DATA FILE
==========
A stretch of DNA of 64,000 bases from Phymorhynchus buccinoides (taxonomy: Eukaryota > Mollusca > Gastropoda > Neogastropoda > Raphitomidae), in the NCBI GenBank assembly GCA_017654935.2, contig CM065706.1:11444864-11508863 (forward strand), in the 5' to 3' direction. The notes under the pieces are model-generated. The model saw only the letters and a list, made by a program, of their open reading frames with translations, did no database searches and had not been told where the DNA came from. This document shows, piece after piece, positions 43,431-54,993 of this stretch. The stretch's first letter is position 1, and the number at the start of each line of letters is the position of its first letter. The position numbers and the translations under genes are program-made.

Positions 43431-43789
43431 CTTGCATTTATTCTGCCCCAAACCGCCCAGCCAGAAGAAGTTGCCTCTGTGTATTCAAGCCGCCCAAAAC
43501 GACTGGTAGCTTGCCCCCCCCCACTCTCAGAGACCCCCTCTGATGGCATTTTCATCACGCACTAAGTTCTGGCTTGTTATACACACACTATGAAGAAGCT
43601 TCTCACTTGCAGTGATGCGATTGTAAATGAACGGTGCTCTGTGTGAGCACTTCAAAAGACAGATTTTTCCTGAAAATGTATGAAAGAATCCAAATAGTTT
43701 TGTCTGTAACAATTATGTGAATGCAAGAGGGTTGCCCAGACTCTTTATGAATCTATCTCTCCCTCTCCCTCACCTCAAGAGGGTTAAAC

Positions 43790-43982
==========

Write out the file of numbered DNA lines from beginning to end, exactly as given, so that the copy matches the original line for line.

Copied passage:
A stretch of DNA of 64,000 bases from Phymorhynchus buccinoides (taxonomy: Eukaryota > Mollusca > Gastropoda > Neogastropoda > Raphitomidae), in the NCBI GenBank assembly GCA_017654935.2, contig CM065706.1:11444864-11508863 (forward strand), in the 5' to 3' direction. The notes under the pieces are model-generated. The model saw only the letters and a list, made by a program, of their open reading frames with translations, did no database searches and had not been told where the DNA came from. This document shows, piece after piece, positions 43,431-54,993 of this stretch. The stretch's first letter is position 1, and the number at the start of each line of letters is the position of its first letter. The position numbers and the translations under genes are program-made.

Positions 43431-43789
43431 CTTGCATTTATTCTGCCCCAAACCGCCCAGCCAGAAGAAGTTGCCTCTGTGTATTCAAGCCGCCCAAAAC
43501 GACTGGTAGCTTGCCCCCCCCCACTCTCAGAGACCCCCTCTGATGGCATTTTCATCACGCACTAAGTTCTGGCTTGTTATACACACACTATGAAGAAGCT
43601 TCTCACTTGCAGTGATGCGATTGTAAATGAACGGTGCTCTGTGTGAGCACTTCAAAAGACAGATTTTTCCTGAAAATGTATGAAAGAATCCAAATAGTTT
43701 TGTCTGTAACAATTATGTGAATGCAAGAGGGTTGCCCAGACTCTTTATGAATCTATCTCTCCCTCTCCCTCACCTCAAGAGGGTTAAAC

Positions 43790-43982